BOGOTA — Colombia’s main leftist rebel group released a former US Army private who the guerrillas seized in June after he refused to heed local officials’ warnings and wandered into rebel-held territory.
Kevin Scott Sutay of North Carolina, who is in his late 20s, was quietly turned over Sunday to Norwegian and Colombian officials along with the International Committee of the Red Cross in the same southeastern region where he had disappeared four months earlier.
In a statement, Secretary of State John F. Kerry thanked Colombia’s government for its ‘‘tireless efforts’’ in securing the Afghanistan war veteran’s release. Kerry also thanked the Rev. Jesse Jackson for advocating for it.
The Revolutionary Armed Forces of Colombia, or FARC, had said it was abandoning kidnapping as a condition for the launching of peace talks that began 11 months ago to end a half-century of internal conflict.
Colombia’s president, Juan Manuel Santos, resisted FARC efforts to make what he deemed a ‘‘media show’’ of Sutay’s release and no images were released of the early-morning jungle release or of his late-morning arrival in Bogota, the capital.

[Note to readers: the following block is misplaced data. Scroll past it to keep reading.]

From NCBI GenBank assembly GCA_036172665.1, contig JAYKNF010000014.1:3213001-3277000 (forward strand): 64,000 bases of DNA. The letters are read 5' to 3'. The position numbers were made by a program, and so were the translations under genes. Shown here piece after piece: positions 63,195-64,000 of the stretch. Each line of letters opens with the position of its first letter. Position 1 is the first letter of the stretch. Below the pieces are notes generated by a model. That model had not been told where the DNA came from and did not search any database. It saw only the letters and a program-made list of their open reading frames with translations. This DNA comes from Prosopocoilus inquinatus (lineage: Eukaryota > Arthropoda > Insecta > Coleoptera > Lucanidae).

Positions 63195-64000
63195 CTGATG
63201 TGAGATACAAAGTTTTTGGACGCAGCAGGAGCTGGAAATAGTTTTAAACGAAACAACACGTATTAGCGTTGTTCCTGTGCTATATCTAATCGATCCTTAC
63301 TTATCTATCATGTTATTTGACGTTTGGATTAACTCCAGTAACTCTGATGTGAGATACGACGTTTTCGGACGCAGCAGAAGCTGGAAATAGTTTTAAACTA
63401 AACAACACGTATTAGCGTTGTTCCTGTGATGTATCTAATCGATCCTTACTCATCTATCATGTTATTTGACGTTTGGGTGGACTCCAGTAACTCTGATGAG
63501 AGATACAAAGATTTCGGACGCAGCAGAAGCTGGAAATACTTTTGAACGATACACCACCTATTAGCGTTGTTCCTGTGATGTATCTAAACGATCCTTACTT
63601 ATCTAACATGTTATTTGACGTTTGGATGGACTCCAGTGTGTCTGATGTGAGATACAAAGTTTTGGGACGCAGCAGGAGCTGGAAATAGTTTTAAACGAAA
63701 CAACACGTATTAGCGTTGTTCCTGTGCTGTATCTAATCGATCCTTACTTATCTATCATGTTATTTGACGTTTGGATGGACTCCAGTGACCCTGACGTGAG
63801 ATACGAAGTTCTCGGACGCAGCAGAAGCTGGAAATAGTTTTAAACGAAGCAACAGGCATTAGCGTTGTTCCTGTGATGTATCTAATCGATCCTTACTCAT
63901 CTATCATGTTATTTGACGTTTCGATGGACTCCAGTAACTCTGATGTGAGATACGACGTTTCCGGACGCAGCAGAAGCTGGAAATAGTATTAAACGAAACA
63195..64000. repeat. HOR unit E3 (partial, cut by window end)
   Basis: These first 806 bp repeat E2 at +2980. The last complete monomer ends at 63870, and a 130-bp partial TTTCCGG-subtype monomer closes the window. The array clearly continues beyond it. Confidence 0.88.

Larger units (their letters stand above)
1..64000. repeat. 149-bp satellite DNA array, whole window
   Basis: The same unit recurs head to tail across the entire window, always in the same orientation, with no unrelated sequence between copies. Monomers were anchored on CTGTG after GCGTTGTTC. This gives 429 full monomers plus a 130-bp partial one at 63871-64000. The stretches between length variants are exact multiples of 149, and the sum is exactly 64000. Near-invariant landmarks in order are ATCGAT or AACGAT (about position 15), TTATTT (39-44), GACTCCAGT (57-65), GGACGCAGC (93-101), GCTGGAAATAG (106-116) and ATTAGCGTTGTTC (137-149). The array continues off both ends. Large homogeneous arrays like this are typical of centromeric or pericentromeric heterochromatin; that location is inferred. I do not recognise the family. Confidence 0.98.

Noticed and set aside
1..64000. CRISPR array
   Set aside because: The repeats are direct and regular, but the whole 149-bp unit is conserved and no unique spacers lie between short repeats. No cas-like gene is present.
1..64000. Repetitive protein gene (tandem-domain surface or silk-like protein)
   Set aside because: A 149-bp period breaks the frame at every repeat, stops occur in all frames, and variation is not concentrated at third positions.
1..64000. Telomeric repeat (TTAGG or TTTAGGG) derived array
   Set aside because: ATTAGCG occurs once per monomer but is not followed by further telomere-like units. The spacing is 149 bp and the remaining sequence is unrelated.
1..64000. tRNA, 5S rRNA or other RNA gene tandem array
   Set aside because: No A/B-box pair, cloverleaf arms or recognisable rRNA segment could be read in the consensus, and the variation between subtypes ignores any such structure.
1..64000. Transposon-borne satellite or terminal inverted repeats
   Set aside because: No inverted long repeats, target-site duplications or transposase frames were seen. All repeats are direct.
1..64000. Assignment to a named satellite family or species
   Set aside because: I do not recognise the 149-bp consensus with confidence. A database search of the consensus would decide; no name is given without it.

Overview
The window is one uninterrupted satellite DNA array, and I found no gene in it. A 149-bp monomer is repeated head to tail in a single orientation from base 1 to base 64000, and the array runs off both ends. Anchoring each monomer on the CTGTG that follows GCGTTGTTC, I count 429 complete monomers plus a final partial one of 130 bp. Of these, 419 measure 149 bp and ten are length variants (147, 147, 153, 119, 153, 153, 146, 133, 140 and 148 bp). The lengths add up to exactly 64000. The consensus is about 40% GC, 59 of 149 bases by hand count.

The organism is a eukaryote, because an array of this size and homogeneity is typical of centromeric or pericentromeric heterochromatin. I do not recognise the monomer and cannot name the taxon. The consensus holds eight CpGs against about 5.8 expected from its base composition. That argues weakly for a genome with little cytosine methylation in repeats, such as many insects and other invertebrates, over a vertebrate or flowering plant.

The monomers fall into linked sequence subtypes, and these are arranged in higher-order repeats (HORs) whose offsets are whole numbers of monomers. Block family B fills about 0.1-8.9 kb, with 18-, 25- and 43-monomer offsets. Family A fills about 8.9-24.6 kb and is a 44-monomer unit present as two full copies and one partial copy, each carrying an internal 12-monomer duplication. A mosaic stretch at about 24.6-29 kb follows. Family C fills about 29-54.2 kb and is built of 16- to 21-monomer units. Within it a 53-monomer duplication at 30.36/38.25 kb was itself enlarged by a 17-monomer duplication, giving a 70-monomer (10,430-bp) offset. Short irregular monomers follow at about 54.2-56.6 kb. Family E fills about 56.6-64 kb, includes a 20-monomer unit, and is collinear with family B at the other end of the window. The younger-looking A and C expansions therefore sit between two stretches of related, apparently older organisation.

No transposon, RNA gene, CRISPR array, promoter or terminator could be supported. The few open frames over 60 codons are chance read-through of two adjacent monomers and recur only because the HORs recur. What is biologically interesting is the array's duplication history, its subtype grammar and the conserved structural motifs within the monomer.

The rebels had announced in July their intention to free Sutay as a good-faith gesture but the liberation was delayed.
Santos’s firmness on prohibiting a ceremonial release of Sutay included objecting to the FARC-endorsed intercession of Jackson, who met with rebel leaders in Cuba in late September and said then that he would go to Colombia to lobby for on behalf of Sutay’s release.
Sutay was delivered at 11:30 a.m. local time to US government representatives at Bogota’s airport, according to a statement issued by the Cuban and Norwegian embassies.
The Red Cross said one of its doctors examined Sutay and he was well enough to travel.
It was not immediately clear whether he had flown on to the United States.